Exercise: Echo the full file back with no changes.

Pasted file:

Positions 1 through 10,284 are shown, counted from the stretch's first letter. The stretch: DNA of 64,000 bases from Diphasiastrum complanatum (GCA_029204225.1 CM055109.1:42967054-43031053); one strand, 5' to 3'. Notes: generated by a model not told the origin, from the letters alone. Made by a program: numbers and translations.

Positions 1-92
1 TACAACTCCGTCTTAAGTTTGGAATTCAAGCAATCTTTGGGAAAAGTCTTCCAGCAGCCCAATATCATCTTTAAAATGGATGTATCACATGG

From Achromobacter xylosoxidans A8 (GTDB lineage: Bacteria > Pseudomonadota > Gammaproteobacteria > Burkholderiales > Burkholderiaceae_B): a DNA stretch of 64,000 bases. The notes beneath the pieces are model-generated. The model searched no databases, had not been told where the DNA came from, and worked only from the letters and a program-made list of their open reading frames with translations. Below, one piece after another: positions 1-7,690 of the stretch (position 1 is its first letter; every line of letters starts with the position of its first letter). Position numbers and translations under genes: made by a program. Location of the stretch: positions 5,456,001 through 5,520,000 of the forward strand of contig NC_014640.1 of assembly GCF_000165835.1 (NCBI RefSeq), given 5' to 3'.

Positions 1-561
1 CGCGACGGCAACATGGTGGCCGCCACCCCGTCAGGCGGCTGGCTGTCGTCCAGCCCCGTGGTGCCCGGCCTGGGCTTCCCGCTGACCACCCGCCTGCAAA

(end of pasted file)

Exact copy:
Positions 1 through 10,284 are shown, counted from the stretch's first letter. The stretch: DNA of 64,000 bases from Diphasiastrum complanatum (GCA_029204225.1 CM055109.1:42967054-43031053); one strand, 5' to 3'. Notes: generated by a model not told the origin, from the letters alone. Made by a program: numbers and translations.

Positions 1-92
1 TACAACTCCGTCTTAAGTTTGGAATTCAAGCAATCTTTGGGAAAAGTCTTCCAGCAGCCCAATATCATCTTTAAAATGGATGTATCACATGG

From Achromobacter xylosoxidans A8 (GTDB lineage: Bacteria > Pseudomonadota > Gammaproteobacteria > Burkholderiales > Burkholderiaceae_B): a DNA stretch of 64,000 bases. The notes beneath the pieces are model-generated. The model searched no databases, had not been told where the DNA came from, and worked only from the letters and a program-made list of their open reading frames with translations. Below, one piece after another: positions 1-7,690 of the stretch (position 1 is its first letter; every line of letters starts with the position of its first letter). Position numbers and translations under genes: made by a program. Location of the stretch: positions 5,456,001 through 5,520,000 of the forward strand of contig NC_014640.1 of assembly GCF_000165835.1 (NCBI RefSeq), given 5' to 3'.

Positions 1-561
1 CGCGACGGCAACATGGTGGCCGCCACCCCGTCAGGCGGCTGGCTGTCGTCCAGCCCCGTGGTGCCCGGCCTGGGCTTCCCGCTGACCACCCGCCTGCAAA